The first time Tobias Forge walked up to collect a Grammy, few people knew his name – and that was purposeful.
The leader of the Swedish metal group Ghost fiercely protected his anonymity and hid behind thick ghoulish makeup. Things will be different if he wins this year.
If Forge’s band’s name is called, he will go up as himself, leaving aside his costume and alter ego. He has two chances: Ghost is up for best rock album and best rock song. It’s a category switch from 2016, when it won for best metal performance.
Forge, who creates demonic characters for every album, has slipped into his latest, the creepy Cardinal Copia, to tour with the new CD, “Prequelle,” which continues the band’s ability to mix the metal of Scorpions or Ratt with a surprisingly tight sax solo. Forge was unmasked in 2017 when former band members sued him, forcing him to reveal his identity.
“Prequelle” hit No. 3 on the Billboard 200 albums chart and No. 1 on the top rock album list, spawning the Top 20 rock hits “Rats” and “Dance Macabre.”
Forge took time out from Ghost’s European tour to chat with The Associated Press by phone about his sound, switching categories and losing his anonymity.
AP: In 2016, you seemed kind of restrained for a guy who just won a Grammy. Were you playing it cool?
Forge: I guess I am a somewhat composed guy. But, obviously, the last time you saw me there, also, we were in character. And it doesn’t really translate very well. Any sentiments you may have – unless it’s wrath – it won’t show very well. But I was ecstatic, absolutely.
AP: Will you attend the awards in character this time?
Forge: From a comfort level and just to make it doable, we’re just leaving the Cardinal in Germany to wait for us to come back. He has to stay there. But, you know, we’ll get him a room and a harem. He’ll be fine.
AP: At the ’16 Grammys, you competed in the metal category. This year, you’re in two rock categories. Have they changed the way they look at you or have you changed your approach to music?
Forge: Each record is its own being but you will recognize the style – there are certain fingerprints in there, there are certain traces of DNA – that will be unmistakably mine. But I personally don’t believe that our step is so far out of the zone that we should naturally change categories.
AP: Is being in the rock category more intimidating?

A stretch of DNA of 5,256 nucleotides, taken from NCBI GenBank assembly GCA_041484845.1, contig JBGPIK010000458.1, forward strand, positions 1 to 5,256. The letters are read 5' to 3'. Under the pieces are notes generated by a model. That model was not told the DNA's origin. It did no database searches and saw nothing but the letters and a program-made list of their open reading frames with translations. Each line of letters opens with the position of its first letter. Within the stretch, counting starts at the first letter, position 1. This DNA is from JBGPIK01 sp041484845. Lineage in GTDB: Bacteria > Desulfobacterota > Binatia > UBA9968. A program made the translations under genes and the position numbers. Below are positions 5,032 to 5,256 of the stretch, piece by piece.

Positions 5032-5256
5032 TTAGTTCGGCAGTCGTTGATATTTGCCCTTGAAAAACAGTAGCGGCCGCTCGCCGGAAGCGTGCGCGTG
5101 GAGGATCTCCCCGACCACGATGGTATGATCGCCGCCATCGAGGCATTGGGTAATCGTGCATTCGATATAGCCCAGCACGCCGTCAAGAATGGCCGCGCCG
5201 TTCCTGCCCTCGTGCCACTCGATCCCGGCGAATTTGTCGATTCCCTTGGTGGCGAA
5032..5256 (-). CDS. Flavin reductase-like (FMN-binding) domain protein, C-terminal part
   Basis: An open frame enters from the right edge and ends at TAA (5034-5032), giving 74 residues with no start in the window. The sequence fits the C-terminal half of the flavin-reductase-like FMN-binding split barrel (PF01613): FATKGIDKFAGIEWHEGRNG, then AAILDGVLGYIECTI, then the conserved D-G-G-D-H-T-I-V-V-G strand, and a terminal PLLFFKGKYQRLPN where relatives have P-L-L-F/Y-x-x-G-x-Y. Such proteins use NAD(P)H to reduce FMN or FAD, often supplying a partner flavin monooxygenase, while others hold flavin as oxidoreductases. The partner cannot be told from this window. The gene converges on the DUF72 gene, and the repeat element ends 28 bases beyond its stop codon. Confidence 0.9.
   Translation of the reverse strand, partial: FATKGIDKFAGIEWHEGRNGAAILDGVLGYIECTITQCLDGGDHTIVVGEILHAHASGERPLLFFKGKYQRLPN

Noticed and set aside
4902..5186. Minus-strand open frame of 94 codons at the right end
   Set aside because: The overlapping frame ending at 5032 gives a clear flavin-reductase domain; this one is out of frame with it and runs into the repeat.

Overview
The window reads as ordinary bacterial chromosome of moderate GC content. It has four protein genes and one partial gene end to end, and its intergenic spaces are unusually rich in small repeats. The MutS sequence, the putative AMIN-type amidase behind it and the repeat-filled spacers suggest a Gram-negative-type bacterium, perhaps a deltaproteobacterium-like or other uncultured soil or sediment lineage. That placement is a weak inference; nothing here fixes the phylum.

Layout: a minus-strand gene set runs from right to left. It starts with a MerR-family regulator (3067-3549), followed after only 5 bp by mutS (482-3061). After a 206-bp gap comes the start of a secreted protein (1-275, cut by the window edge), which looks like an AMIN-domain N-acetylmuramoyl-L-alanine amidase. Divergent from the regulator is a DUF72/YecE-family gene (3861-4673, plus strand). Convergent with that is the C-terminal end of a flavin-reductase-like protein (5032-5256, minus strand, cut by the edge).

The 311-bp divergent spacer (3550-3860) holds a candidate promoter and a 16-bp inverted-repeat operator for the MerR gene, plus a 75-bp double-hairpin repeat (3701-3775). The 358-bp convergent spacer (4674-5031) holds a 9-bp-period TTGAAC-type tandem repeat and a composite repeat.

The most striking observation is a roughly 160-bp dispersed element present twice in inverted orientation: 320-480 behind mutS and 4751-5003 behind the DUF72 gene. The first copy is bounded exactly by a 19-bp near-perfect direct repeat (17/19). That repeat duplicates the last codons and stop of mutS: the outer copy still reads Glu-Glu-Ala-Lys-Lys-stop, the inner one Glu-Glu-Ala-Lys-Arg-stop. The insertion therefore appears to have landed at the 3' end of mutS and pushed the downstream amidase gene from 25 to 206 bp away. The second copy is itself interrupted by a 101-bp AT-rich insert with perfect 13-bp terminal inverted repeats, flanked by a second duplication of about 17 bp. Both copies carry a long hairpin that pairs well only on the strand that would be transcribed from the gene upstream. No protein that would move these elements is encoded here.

Forge: All of a sudden, you’re playing with the big boys and girls. Over time, the best rock category has had Coldplay, Kings of Leon, Foo Fighters, The Killers – all these bands that are obviously bigger than we are. You’re playing in a different league. I don’t feel certain about winning at all. I wouldn’t even if we were in the metal category. We’ll see what happens. I’m just happy to be nominated once again.
AP: The Grammys seem to have a fluid idea of what you make. How do you call what you do?
Forge: I don’t feel the need to categorize what we do. Let me put it this way, if I’m in a cab, and the cab driver says, “What do you sound like?” Depending on the age, if it’s someone likely to know who Alice Cooper is, I’d say, “Well, it’s theatrical rock, kind of like Alice Cooper or Kiss.” That’s basically what it is in laymen’s terms. At the end of the day, I think that the easiest way to explain it is melodic rock music with a big theatrical presentation.
AP: You’ll be opening for Metallica on tour this summer. How does that feel?
Forge: I grew up with Metallica. Definitely from an early age, I became a fan. They’ve inspired me tremendously. Obviously, one of my favorite bands. A huge inspiration musically. They’ve been mentors without practically doing it themselves. They’ve always mentored me. Without them, I wouldn’t be here.
AP: Your anonymity was taken away a few years ago. How has the transition been?
Forge: I had to reconfigure things, especially in my head. I was very, very happy being anonymous. It made things easy. I could say yes to just a few things and no to everything else. Everything was cool. But being in an anonymous band doesn’t go very well with the idea of wanting to become a known band. And it’s always been like that. If you want to become known, it kind of rules out the idea of not being known. It’s a contradiction.